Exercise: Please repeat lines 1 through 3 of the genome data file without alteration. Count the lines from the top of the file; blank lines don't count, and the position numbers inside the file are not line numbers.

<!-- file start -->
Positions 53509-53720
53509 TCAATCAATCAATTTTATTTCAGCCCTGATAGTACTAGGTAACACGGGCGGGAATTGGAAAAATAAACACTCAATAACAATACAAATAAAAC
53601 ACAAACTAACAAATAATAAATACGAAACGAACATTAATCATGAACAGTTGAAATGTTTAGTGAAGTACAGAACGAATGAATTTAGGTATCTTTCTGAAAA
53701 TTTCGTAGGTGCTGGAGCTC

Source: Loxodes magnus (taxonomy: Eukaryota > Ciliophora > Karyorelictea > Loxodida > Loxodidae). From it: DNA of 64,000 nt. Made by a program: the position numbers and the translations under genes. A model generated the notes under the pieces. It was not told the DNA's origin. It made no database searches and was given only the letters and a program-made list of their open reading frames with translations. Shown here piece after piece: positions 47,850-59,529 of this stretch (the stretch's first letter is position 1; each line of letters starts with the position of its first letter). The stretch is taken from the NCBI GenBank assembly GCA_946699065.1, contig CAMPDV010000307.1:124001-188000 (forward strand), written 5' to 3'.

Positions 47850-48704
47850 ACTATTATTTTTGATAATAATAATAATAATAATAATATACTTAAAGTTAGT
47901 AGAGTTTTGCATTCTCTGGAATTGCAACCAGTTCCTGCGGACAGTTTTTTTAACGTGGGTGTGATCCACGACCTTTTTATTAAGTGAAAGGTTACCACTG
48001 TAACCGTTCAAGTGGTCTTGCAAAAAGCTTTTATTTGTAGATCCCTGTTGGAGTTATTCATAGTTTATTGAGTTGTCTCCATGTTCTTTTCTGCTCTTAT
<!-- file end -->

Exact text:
Positions 53509-53720
53509 TCAATCAATCAATTTTATTTCAGCCCTGATAGTACTAGGTAACACGGGCGGGAATTGGAAAAATAAACACTCAATAACAATACAAATAAAAC
53601 ACAAACTAACAAATAATAAATACGAAACGAACATTAATCATGAACAGTTGAAATGTTTAGTGAAGTACAGAACGAATGAATTTAGGTATCTTTCTGAAAA